Succeeding chapters give all sorts of useful advice on proper table etiquette (for eating lunch in the cafeteria, in case your school has one), for getting homework done, for studying effectively, for speaking in public (like at a club meeting), and for trying out for school sports, none of which applied to me.  Oh, I usually got my homework done, but I just tried to keep a low profile for the most part so that I didn’t get made fun of or yelled at or beat up.  I know one guy who walked into the boys’ locker room during a football game, startled some jokers who were handling a transaction involving illegal substances, and got pounded for his trouble. 

Chapter XII advises teens to be on their best behavior at large in the community – at the soda shoppe, for instance, or at the movies – because they are representatives of their school, and they wouldn’t want to give Central High a bad name.  Right about here is where I started feeling that perhaps Hi There, High School! was just a tad out of touch with modern youth.  Yes, it would be lovely if high school aged individuals behaved with proper decorum on campus and off, used the correct eating utensils in the correct way, tipped the soda jerk, didn’t talk during movies, and had family councils with Mom and Pop.  But I’m afraid the attitudes of rudeness, selfishness, and exhibitionism that have such a stranglehold on people today had already sent their invasive tendrils into society by the time I was a teenager.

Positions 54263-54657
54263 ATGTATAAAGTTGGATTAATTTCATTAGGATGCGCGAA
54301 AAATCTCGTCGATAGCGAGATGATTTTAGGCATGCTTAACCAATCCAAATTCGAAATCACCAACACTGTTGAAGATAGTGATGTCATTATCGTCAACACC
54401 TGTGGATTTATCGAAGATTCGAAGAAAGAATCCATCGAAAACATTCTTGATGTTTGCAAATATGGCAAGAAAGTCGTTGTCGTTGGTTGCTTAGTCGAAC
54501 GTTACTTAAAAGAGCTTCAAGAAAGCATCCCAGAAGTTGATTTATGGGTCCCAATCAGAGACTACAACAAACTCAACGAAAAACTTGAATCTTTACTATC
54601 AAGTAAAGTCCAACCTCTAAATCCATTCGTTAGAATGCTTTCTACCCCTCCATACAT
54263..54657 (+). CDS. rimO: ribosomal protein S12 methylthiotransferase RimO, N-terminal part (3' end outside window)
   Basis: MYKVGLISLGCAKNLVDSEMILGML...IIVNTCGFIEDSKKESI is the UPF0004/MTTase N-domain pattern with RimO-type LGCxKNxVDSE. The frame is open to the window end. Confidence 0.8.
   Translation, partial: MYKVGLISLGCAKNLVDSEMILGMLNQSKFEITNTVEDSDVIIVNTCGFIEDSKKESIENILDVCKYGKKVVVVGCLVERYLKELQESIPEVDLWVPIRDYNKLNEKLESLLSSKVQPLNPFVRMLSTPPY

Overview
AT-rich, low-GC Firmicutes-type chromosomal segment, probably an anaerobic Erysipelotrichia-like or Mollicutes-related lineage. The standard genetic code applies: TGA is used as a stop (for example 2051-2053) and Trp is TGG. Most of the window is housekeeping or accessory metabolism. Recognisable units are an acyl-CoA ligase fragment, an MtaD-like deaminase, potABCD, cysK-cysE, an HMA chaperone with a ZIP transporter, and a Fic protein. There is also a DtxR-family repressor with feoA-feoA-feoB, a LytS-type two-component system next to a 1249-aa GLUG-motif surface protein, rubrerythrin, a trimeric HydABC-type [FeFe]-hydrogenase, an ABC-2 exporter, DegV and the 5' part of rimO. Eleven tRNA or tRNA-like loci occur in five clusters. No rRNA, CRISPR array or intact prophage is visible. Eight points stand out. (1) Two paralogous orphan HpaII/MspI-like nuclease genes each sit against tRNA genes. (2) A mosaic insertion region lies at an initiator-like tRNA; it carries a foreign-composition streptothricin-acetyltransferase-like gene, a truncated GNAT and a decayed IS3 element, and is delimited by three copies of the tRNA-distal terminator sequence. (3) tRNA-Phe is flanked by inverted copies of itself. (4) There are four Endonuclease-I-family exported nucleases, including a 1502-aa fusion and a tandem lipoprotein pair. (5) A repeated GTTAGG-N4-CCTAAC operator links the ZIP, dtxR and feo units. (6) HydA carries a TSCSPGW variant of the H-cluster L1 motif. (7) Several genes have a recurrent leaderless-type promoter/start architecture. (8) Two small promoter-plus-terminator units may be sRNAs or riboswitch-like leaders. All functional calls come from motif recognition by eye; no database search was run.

It is not until Chapter XVI that the characters in the book get around to dealing with the real issues of teen success; that is, Popularity.  And here I find nothing new.  In the book, Jane, Ted, Phoebe, and all the other successful characters are successful because they are friendly, well-mannered, good conversationalists, and considerate of others.  Also they dance well.  Somehow, the kids at my school never learned that popularity depended on characteristics like those.  Sure, it helped to be friendly, but it helped even more to be athletic, to be good-looking, and to have that certain something (that je ne sais quois, my chums who took French would have said) that drew others to them whether they were kind, good-hearted people or not.  And sometimes it helped to be a clown, but only if you were already well-liked.

As I finished the book, I came to the conclusion that Hi There, High School! would not have helped me much back in the day.  It can give you plenty of advice, but if you’re a jerk you’re not going to take it.  And if you’re already a decent person, the advice is superfluous.  No book can give you a scintillating personality or athletic or leadership skills.  So, if you are a relatively shy, insecure type with above average intelligence who likes Shakespeare, Hollywood musicals, religious history, and Fred and Ginger movies, you’re pretty much not going to be popular.  But you will have your circle of mostly-like-minded friends with whom you’ll get along just fine.  You will use a fork properly, behave with decorum at the movies, discover your sense of humor halfway through your Freshman year, be funny amongst your friends and quiet with everyone else, go to approximately one football game in four years, have a blast during Senior year because you’re taking mostly electives, have your share of joys and heartaches, and graduate with few regrets, but only a few.  And that pang will fade with the years, like so many other things.